Pharmacology of Silymarin

F. Fraschini, G. Demartini, D. Esposti,


Clin Drug Invest. 2002;22(1) 

In This Article

3. Toxicity

The acute toxicity of silymarin has been studied in mice, rats, rabbits and dogs after intravenous infusion. The 50% lethal dose (LD50) values are 400 mg/kg in mice, 385 mg/kg in rats and 140 mg/kg in rabbits and dogs. However, these values are only approximate, as they depend on the infusion rate. When the compound is given by slow infusion (over 2 to 3 hours), values of 2 g/kg may be recorded in rats. After oral administration tolerance is even higher, with values over 10 g/kg. In the event of acute intoxication, the cause of death seems to be cardiovascular failure.[3] Similar results have also been obtained by Vogel et al.[5]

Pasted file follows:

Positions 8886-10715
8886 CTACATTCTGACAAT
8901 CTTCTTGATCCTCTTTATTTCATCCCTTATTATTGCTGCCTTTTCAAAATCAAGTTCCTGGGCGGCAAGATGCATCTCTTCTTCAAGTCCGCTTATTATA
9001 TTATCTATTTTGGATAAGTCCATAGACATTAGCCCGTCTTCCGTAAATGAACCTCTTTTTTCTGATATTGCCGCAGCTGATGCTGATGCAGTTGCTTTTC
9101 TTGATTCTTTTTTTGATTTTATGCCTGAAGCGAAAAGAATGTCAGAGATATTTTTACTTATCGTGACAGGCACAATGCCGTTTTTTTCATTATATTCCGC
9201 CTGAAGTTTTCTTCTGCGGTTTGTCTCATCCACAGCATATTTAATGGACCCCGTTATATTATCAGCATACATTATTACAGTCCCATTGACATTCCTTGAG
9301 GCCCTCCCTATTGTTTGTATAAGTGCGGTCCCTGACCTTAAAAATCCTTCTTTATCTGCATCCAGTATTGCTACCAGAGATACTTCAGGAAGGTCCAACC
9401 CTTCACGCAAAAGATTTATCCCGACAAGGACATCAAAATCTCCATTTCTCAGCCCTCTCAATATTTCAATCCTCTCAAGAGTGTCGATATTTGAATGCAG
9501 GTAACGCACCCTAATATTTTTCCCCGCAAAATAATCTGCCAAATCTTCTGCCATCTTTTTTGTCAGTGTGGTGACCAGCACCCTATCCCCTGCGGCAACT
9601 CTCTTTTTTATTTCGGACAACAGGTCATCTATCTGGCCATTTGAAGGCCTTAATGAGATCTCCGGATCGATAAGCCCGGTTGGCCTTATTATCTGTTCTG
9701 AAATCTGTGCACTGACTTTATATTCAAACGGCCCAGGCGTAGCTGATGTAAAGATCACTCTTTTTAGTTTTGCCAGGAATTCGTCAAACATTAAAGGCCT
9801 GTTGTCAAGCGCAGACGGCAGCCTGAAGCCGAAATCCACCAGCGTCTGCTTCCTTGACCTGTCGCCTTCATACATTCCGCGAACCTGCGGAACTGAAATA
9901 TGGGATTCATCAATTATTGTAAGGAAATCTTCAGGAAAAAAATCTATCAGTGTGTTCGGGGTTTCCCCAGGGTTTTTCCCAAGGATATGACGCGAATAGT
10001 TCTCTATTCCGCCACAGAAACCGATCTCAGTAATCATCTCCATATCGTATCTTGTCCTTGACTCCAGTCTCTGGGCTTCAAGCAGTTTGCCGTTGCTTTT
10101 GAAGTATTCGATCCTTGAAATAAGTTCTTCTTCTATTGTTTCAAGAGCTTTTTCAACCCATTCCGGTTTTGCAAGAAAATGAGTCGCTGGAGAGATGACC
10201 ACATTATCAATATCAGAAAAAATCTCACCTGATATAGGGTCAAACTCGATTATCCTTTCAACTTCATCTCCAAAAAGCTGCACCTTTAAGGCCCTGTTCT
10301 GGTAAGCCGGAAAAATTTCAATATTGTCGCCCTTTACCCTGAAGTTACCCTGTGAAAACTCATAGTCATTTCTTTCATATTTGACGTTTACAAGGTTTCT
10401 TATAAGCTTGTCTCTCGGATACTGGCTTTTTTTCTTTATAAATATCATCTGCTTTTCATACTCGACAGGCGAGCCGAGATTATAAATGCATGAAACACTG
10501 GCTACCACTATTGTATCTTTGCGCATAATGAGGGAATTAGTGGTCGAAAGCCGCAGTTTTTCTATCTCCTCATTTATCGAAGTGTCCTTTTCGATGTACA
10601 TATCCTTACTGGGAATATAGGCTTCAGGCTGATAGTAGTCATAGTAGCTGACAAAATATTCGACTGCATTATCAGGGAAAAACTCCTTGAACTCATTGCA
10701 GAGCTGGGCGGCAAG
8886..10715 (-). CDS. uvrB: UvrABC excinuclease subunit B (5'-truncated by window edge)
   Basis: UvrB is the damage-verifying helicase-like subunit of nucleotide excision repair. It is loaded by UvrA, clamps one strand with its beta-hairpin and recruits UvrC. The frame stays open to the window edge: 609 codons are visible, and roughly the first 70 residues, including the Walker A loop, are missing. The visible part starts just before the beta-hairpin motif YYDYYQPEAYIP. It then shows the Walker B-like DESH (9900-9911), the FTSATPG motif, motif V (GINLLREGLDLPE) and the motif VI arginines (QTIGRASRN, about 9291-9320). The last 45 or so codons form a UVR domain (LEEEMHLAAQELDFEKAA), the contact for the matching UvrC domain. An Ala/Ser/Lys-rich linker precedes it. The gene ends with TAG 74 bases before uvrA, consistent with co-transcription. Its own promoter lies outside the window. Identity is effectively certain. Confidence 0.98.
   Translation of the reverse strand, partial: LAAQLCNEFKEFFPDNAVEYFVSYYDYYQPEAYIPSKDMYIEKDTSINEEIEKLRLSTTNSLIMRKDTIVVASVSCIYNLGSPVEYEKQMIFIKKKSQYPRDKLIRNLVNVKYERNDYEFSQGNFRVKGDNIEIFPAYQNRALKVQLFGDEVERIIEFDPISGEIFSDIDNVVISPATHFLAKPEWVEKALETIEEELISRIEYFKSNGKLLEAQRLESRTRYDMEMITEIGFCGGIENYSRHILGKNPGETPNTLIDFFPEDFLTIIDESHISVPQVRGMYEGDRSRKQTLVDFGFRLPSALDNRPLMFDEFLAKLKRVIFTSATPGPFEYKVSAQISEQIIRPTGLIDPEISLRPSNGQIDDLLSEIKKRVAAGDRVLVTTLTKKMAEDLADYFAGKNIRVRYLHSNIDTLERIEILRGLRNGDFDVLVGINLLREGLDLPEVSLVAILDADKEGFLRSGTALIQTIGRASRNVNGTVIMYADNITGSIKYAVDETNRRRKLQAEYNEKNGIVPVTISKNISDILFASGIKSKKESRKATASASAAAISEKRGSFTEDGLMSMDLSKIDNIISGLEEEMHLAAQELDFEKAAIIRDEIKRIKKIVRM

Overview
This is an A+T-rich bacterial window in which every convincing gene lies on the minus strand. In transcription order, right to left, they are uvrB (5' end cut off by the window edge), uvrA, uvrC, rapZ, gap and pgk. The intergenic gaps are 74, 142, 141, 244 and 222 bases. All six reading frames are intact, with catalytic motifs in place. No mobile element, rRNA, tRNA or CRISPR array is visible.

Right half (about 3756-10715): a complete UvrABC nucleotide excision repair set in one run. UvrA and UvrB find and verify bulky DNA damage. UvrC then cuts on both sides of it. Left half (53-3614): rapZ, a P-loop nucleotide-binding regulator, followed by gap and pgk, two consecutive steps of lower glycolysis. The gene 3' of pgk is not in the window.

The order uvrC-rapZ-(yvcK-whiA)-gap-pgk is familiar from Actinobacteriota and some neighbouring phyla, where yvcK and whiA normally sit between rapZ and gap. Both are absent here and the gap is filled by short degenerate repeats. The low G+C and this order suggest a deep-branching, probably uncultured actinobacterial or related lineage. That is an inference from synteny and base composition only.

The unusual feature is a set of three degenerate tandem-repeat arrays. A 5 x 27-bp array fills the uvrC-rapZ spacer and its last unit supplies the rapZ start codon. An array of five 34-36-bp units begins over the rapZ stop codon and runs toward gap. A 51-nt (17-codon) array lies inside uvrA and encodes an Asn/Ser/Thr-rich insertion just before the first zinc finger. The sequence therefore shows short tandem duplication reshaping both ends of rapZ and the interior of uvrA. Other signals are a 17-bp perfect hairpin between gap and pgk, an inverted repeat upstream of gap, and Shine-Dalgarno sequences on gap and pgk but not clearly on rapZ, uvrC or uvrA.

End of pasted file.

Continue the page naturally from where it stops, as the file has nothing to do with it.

Other experiments to assess the acute toxicity of silymarin were performed in beagle dogs, rabbits, Wistar rats and NMRI mice after an intravenous bolus dose. Silymarin was used as the hemisuccinate sodium salt and the animals were kept under observation for 14 days. The LD50 was 1050 and 970 mg/kg in male and female mice, respectively, and 825 and 920 mg/kg in male and female rats, respectively. The mean lethal dose for rabbits and the maximum tolerated dose in dogs were calculated to be about 300 mg/kg.[6]

These data demonstrate that the acute toxicity of silymarin is very low. Similarly, its subacute and chronic toxicity are very low; the compound is also devoid of embryotoxic potential.[33]


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